Debugging WordPress: How to Use WP_DEBUG

Debugging WordPress: How to Use WP_DEBUG

Every good developer should turn on debugging before getting started on a new plugin or theme. In fact, the WordPress Codex “highly recommends” that developers use WP_DEBUG mode while working on code they plan to release publicly.

Unfortunately, many developers don’t follow this advice simply because they forget about the debugging tools built-in to WordPress or just don’t know how to use them.

In this post, I’ll go through the basic debugging tools available and show you how easy they are to use.

Debugging With WP_DEBUG

The most important debugging tool you need to know about is WP_DEBUG.

WP_DEBUG is a boolean constant, which triggers the “debug” mode throughout WordPress. It’s found in the wp-config.php file in your WordPress install.

When set to “true,” you’ll start seeing PHP notices – not so much errors as they are helpful messages for developers – and WordPress-generated debug messages, particularly deprecated function usage, displayed on your site’s pages.

Deprecated functions, which are contained in many WordPress releases, are functions that have been flagged to die at a later date. It’s important to know if you are using a deprecated function in a theme or plugin you’re working on so you can find a replacement to use instead.

To turn on WP_DEBUG, find the following line of code to your wp-config.php file:

Then, replace false with true and save the file.

To turn the constant off, just replace “true” with “false”. WP_DEBUG is set to false by default.

WP_DEBUG provides a handy way to troubleshoot problems when something goes wrong with your site.

It’s important to keep in mind that WP_DEBUG should not be used on a live site. While it’s a useful feature during development, it can be dangerous on a live site because text in the PHP notices can reveal details about your code, paths and other information to visitors to your site.

Logging Errors With WP_DEBUG_LOG

Another handy tool is WP_DEBUG_LOG, which can be used in conjunction with WP_DEBUG to save all error messages to a debug.log file.

This is an especially useful feature if you want to review notices later.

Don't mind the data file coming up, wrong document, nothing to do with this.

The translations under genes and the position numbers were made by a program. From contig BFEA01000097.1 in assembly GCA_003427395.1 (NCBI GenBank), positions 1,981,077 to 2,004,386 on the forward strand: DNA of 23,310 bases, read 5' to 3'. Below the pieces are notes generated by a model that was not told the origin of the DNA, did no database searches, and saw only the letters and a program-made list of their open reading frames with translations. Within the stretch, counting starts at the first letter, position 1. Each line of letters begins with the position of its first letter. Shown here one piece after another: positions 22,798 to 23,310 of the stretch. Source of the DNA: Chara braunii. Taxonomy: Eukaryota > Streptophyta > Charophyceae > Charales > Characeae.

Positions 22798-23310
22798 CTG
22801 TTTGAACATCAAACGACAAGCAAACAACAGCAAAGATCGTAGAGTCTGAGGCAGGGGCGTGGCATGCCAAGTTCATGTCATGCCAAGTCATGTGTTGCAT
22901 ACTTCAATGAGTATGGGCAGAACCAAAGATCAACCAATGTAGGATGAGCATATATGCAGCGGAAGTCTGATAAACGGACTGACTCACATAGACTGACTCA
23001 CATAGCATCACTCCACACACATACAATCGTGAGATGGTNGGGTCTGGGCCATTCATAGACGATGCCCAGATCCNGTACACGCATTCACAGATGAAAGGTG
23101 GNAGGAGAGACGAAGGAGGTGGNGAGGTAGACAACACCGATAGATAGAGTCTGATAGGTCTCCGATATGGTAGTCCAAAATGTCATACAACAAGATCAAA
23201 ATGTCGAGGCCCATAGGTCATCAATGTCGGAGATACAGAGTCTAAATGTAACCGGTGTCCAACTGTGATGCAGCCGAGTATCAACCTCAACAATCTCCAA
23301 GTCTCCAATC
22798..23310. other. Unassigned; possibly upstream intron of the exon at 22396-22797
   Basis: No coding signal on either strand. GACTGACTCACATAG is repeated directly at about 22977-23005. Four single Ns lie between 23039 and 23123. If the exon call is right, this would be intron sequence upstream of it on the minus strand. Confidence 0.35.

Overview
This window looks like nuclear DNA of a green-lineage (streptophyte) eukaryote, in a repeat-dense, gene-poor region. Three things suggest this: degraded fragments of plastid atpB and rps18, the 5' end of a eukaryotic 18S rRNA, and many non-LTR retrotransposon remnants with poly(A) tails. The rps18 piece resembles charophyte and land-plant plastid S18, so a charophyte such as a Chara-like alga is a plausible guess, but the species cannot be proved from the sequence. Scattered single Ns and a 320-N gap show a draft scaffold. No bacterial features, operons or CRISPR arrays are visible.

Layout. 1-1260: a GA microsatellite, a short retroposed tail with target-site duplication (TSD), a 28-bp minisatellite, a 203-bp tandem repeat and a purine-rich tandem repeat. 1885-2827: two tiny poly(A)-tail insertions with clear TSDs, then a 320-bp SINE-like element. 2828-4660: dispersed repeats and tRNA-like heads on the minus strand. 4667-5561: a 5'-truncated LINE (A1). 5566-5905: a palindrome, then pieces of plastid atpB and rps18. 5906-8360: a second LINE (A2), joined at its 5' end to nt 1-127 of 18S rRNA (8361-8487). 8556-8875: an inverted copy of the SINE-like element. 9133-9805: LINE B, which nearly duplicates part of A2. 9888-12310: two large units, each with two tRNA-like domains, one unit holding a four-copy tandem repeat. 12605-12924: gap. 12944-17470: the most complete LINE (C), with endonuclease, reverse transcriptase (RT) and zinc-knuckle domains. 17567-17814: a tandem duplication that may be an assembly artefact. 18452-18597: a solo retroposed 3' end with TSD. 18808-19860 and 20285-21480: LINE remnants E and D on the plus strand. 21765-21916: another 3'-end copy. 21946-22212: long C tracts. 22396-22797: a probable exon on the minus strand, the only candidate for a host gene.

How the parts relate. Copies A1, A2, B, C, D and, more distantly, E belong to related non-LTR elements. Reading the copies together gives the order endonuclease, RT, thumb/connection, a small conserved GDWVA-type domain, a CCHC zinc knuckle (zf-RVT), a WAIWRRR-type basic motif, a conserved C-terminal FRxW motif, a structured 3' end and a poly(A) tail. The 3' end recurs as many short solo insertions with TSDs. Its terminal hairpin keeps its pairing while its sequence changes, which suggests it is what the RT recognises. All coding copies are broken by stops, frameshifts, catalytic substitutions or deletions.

To turn on debug logging, simply add the following line of code to your wp-config.php file:

Accessing the debug.log File

Once you have added the line above, you can find the debug.log error log located in the /wp-content/ directory of your site. You can access this directory through SSH, FTP or the File Manager in cPanel.

After logging into cPanel, go to Files > File Manager.

cPanel homepage after logging in
Click on File Manager after logging into cPanel.

Navigate to the root of your site and click on the /wp-content/ folder. If errors occurred, you should see debug.log listed. Click on it, then on the View or Download buttons in the menu toward the top.

The wp-content folder in cPanel's File Manager.
Click on debug.log, then either the View or Download buttons.

If you click View, you can see the error messages directly in your browser. You can download the file instead if you need to pass it along to a plugin or theme author or our free expert 24/7 support team.

Turn Off Displaying Errors On Your Site With WP_DEBUG_DISPLAY

If you don’t want error messages published to your site’s pages you should use WP_DEBUG_DISPLAY.

This is another useful constant, which allows you to control whether debug messages are shown inside the HTML of your site.

The default is “true,” which shows errors and warnings as they are generated. Changing this to “false” will hide all errors.

This constant should be used in conjunction with WP_DEBUG_LOG.

To use his feature, just add the following line of code to your wp-config.php file:

Putting it All Together

It’s easy to use all three constants together if you want to turn debugging on and log error messages but hide notices displayed on your site:

Don’t forget that WP_DEBUG is for local development use and should not be used on live sites.

Editor’s Note: This post has been updated for accuracy and relevancy.
[Originally Published: 2013 / Revised: March 2022]

Do you turn on debugging when developing themes and plugins or are you guilty of forgetting to use this feature? Tell us in the comments below.

Jenni McKinnon

Jenni McKinnon Jenni has spent over 15 years developing websites and almost as long for WordPress as a copywriter, copy editor, web developer, and course instructor. A self-described WordPress nerd, she enjoys watching The Simpsons and names her test sites after references from the show.